The Bird Migration Explorer reveals migration data consolidated for 458 bird species found in the United States and Canada. It allows users to see the most complete data collected on migratory species in their neighborhoods and where those birds go throughout the year. Read on to find out how Bird Conservancy was involved in the creation of this platform.
A BioBlitz brings together community members, students, naturalists, and scientists to find and identify as many birds, plants, insects, reptiles, mammals and other organisms as possible in a short period of time. The result is a snapshot of the biodiversity of a specific place.This year over 68 attendees and ten volunteer survey leaders recorded 70+ species of plants and animals! No matter our level of expertise, we all saw new species and learned new ways to find and identify them, and had a great time exploring this local biodiversity hotspot.
This year is the 100th anniversary of the Bird Banding Laboratory, the federal agency responsible for overseeing all bird banding efforts in the United States and Canada. Here we’ll take a look at why banding is such a powerful tool for research while highlighting a few of our projects that put banding to use. With the fall banding season rapidly approaching, its a good time to reexamine what makes a bird in the hand so valuable.
Around 200 pairs of Bald Eagles call Colorado home, with most breeding pairs remaining in the state year-round, rearing their young here in the spring and summer. Why, then, does Colorado’s Bald Eagle population surge to well over 1000 birds in the late fall and winter? Migration is the obvious answer, but as you might suspect, it’s a bit more complicated than that. Why do some eagles migrate while others do not? Here we’ll explore the answer to that question and more.
Bird Conservancy of the Rockies finished 2019 among friends and with binoculars in hand at Birds of Winter Camps and a successful Audubon Christmas Bird Count. Stacey and Tyler from our Education team share stories from the adventures, many of which are sure to provide lasting memories in the minds of participants.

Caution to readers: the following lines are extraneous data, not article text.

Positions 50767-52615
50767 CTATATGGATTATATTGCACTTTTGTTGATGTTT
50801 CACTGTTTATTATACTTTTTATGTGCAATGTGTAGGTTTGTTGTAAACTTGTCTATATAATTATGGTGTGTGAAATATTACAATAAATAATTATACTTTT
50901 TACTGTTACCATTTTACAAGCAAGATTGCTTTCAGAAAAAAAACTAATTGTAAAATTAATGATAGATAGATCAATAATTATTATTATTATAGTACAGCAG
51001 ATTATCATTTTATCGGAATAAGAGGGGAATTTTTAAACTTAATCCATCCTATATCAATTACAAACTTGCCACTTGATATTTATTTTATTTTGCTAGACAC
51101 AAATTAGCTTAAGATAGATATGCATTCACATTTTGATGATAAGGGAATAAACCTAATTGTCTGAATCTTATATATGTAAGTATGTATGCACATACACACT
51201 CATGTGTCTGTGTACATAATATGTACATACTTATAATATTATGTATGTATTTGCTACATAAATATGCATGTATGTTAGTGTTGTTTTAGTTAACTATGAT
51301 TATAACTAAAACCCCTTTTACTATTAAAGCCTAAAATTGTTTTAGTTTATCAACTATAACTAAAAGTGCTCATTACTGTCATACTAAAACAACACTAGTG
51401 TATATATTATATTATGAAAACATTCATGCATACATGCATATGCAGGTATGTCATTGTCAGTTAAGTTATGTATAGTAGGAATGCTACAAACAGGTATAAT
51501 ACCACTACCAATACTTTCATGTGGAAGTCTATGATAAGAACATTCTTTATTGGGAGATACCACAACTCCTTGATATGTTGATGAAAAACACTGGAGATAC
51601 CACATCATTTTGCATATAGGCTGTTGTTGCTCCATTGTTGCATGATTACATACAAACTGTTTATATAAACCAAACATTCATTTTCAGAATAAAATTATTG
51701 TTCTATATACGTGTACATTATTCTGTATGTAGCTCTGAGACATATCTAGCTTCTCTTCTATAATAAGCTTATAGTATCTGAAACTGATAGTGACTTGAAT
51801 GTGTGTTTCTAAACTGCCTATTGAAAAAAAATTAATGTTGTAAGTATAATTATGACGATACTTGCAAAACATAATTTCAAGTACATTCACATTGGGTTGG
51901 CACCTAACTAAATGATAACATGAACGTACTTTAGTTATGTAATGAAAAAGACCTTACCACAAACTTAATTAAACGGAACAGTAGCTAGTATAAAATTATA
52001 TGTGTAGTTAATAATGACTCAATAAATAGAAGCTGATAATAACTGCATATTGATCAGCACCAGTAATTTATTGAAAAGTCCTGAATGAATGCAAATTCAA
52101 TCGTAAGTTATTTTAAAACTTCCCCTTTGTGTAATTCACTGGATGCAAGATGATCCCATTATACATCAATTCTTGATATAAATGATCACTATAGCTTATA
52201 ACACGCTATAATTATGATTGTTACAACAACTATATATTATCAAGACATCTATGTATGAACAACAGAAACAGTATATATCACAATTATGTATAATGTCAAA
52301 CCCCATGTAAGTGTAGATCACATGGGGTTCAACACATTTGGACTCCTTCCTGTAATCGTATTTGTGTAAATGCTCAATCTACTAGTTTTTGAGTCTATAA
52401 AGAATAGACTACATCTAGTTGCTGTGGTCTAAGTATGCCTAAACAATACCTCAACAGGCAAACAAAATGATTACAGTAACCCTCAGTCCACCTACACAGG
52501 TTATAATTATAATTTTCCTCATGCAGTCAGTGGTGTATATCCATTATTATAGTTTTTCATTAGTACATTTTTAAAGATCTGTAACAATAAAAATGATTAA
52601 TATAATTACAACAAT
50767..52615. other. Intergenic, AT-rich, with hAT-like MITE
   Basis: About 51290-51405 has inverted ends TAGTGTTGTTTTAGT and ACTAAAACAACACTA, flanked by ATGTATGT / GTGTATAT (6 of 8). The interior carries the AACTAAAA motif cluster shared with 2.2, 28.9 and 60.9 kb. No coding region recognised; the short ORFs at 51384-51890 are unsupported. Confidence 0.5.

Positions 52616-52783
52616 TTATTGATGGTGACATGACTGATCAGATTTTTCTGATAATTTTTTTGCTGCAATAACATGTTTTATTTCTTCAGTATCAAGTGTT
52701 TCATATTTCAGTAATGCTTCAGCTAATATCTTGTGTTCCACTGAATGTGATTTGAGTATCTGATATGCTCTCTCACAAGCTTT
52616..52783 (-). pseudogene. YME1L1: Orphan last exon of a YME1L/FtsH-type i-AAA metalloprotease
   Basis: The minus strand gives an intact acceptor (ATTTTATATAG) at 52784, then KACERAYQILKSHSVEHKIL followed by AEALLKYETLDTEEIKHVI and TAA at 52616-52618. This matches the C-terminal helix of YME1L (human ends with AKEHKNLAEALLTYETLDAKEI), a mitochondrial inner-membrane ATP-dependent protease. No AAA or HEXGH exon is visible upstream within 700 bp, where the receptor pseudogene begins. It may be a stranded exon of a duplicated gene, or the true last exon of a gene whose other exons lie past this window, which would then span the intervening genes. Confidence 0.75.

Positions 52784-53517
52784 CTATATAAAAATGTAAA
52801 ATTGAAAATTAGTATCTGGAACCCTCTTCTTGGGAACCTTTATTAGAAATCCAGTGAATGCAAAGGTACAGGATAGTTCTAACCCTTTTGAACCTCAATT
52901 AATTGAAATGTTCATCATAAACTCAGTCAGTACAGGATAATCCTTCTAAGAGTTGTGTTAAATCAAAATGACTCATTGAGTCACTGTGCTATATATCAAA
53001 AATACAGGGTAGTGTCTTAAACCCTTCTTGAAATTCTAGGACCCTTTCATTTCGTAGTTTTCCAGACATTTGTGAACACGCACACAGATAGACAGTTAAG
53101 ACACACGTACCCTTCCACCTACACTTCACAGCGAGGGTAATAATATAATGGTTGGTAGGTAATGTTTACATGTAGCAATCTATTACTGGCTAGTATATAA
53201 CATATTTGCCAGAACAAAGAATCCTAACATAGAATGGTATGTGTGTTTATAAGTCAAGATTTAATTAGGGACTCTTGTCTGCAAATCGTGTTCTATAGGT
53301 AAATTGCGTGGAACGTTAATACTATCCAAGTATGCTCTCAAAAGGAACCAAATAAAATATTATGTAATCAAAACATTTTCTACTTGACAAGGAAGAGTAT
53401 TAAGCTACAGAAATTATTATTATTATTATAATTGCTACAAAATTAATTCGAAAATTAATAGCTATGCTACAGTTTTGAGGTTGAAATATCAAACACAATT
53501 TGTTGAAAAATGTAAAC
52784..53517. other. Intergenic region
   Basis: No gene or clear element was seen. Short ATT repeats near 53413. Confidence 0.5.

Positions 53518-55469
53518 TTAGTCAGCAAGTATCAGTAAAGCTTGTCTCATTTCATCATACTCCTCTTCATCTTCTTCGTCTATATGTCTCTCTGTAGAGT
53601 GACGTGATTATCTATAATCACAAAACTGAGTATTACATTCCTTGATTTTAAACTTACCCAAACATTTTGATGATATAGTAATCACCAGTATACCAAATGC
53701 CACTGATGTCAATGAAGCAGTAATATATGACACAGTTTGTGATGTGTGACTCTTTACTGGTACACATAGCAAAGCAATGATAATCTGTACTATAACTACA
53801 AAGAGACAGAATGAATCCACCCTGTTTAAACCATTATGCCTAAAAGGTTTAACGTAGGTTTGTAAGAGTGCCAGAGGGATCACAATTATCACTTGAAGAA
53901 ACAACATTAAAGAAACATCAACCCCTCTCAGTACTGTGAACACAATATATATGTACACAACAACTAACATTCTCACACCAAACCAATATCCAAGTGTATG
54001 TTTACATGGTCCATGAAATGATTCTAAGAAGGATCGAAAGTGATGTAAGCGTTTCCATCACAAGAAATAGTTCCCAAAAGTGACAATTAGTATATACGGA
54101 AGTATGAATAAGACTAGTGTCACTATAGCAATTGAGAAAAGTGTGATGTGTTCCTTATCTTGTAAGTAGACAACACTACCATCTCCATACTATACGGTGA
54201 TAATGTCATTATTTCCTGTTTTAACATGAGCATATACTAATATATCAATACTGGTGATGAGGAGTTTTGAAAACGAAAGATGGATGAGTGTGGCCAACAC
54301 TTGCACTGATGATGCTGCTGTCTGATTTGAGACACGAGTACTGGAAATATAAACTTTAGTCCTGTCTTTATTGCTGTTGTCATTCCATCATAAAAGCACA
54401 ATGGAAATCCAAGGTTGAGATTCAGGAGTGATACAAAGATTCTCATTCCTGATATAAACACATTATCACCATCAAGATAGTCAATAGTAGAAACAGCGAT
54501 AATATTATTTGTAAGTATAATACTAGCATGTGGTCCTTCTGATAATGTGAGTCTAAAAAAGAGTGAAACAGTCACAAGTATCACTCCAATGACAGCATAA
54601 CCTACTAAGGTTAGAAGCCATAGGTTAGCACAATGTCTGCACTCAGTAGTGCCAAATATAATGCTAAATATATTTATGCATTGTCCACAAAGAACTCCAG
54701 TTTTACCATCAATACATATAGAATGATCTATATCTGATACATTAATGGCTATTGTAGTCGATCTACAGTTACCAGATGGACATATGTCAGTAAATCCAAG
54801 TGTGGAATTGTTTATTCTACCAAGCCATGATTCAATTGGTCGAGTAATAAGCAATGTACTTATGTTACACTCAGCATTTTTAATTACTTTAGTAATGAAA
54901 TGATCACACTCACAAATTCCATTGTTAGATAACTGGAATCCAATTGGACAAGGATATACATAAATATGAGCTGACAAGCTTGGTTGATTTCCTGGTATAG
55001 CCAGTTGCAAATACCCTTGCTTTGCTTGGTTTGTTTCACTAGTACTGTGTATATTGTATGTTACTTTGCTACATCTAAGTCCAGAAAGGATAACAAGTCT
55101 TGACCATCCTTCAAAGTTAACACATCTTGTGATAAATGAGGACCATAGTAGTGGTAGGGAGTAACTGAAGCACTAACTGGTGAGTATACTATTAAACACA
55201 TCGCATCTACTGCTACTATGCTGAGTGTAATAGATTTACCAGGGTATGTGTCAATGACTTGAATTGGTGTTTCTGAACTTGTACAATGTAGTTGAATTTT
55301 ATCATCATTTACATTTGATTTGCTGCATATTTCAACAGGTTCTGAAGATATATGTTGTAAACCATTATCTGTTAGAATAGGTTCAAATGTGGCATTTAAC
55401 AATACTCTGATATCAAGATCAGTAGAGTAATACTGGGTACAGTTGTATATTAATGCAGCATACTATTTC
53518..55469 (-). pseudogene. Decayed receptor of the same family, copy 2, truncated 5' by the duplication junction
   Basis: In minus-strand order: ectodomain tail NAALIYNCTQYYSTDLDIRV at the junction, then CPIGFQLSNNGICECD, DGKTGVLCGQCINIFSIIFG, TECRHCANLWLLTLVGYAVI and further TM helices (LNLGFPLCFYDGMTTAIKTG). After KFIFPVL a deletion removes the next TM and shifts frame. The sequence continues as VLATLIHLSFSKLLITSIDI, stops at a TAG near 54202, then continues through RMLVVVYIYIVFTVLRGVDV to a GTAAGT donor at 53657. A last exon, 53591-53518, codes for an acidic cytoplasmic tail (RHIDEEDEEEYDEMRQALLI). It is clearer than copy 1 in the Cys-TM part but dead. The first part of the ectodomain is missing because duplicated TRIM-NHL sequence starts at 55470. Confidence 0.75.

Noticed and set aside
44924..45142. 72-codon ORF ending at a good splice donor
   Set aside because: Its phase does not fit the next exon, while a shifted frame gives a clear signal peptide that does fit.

Through a grant from Great Outdoors Colorado, Bird Conservancy of the Rockies is partnering with private landowners in Morgan County, Colorado to eliminate cheatgrass—an extremely invasive weed that outcompetes native vegetation, reduces habitat quality and increases fire hazards.
This year marks the 119th year for the Audubon Christmas Bird Count (CBC), where volunteers across the country came out to add to a century of community science data. Bird Conservancy of the Rockies helped organize two local CBCs at Barr Lake and Fort Collins, and we are excited to provide this report from the field!
Two large-scale monitoring programs collect data on bird populations every summer in the United States—Integrated Monitoring in Bird Conservation Regions and the Breeding Bird Survey. How are they different, and in what ways do each program complement the other in addressing the vast information gaps needed to help inform avian conservation?
2018 marks our 30th Anniversary, and we’re celebrating! In the coming months, we’ll reminisce about the migratory milestones and positive impacts that our organization has made through the years, as well as look to the future. We hope you enjoy this timeline featuring just a handful of the many accomplishments made possible by our supporters, partners, collaborators and staff.